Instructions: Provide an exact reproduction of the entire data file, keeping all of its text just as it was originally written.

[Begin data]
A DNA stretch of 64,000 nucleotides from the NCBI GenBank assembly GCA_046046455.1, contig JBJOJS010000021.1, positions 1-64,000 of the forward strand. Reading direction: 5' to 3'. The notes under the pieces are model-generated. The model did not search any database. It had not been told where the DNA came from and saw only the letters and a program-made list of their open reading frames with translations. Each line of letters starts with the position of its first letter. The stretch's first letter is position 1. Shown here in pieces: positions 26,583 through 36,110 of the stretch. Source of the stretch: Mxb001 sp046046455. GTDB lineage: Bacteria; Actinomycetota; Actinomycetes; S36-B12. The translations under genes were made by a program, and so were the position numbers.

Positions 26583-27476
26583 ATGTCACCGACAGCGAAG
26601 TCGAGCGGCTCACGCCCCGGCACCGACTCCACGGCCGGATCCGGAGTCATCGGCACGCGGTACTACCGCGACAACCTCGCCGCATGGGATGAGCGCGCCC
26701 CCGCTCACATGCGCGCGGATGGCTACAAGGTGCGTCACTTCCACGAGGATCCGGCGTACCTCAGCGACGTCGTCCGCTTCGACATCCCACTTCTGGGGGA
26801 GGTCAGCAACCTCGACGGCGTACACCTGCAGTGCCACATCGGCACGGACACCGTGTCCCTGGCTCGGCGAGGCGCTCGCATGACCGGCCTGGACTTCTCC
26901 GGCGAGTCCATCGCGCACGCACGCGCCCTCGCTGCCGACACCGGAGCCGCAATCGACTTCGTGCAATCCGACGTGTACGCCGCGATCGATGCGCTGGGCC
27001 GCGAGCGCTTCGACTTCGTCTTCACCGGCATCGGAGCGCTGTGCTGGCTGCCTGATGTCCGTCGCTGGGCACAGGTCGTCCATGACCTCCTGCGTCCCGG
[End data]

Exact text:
A DNA stretch of 64,000 nucleotides from the NCBI GenBank assembly GCA_046046455.1, contig JBJOJS010000021.1, positions 1-64,000 of the forward strand. Reading direction: 5' to 3'. The notes under the pieces are model-generated. The model did not search any database. It had not been told where the DNA came from and saw only the letters and a program-made list of their open reading frames with translations. Each line of letters starts with the position of its first letter. The stretch's first letter is position 1. Shown here in pieces: positions 26,583 through 36,110 of the stretch. Source of the stretch: Mxb001 sp046046455. GTDB lineage: Bacteria; Actinomycetota; Actinomycetes; S36-B12. The translations under genes were made by a program, and so were the position numbers.

Positions 26583-27476
26583 ATGTCACCGACAGCGAAG
26601 TCGAGCGGCTCACGCCCCGGCACCGACTCCACGGCCGGATCCGGAGTCATCGGCACGCGGTACTACCGCGACAACCTCGCCGCATGGGATGAGCGCGCCC
26701 CCGCTCACATGCGCGCGGATGGCTACAAGGTGCGTCACTTCCACGAGGATCCGGCGTACCTCAGCGACGTCGTCCGCTTCGACATCCCACTTCTGGGGGA
26801 GGTCAGCAACCTCGACGGCGTACACCTGCAGTGCCACATCGGCACGGACACCGTGTCCCTGGCTCGGCGAGGCGCTCGCATGACCGGCCTGGACTTCTCC
26901 GGCGAGTCCATCGCGCACGCACGCGCCCTCGCTGCCGACACCGGAGCCGCAATCGACTTCGTGCAATCCGACGTGTACGCCGCGATCGATGCGCTGGGCC
27001 GCGAGCGCTTCGACTTCGTCTTCACCGGCATCGGAGCGCTGTGCTGGCTGCCTGATGTCCGTCGCTGGGCACAGGTCGTCCATGACCTCCTGCGTCCCGG